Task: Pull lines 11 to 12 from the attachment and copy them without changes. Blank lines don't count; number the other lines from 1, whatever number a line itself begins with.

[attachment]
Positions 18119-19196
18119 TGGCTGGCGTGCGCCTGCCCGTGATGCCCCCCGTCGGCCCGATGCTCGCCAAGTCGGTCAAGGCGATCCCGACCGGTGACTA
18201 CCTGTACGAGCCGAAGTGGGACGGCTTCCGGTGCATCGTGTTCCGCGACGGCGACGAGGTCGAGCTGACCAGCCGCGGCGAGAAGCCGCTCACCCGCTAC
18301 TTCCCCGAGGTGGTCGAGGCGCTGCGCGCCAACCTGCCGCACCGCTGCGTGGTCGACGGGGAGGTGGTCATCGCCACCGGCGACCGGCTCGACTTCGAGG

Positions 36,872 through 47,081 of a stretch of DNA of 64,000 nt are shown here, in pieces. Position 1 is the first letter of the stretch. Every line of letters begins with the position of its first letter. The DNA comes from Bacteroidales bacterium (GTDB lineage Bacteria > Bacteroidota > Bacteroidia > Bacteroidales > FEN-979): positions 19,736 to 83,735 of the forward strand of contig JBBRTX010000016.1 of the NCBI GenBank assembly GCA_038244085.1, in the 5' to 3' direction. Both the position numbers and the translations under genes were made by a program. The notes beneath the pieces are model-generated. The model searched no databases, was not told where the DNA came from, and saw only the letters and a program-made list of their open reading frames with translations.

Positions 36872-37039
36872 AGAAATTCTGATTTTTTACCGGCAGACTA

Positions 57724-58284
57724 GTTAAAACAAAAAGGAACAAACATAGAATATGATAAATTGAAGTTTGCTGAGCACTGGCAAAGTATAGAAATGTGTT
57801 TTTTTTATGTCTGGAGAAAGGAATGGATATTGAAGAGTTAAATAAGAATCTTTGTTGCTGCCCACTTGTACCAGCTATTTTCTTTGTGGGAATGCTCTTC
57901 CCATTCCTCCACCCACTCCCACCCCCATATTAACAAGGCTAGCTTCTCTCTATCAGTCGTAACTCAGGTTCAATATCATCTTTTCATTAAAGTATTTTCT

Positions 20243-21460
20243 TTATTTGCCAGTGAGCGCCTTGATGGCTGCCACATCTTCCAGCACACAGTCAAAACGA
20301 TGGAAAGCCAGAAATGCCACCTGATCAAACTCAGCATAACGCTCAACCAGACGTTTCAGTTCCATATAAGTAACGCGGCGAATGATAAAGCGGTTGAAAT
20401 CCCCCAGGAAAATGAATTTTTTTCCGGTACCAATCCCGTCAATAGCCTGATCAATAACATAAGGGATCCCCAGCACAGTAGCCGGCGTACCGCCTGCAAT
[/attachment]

57901 CCATTCCTCCACCCACTCCCACCCCCATATTAACAAGGCTAGCTTCTCTCTATCAGTCGTAACTCAGGTTCAATATCATCTTTTCATTAAAGTATTTTCT

Positions 20243-21460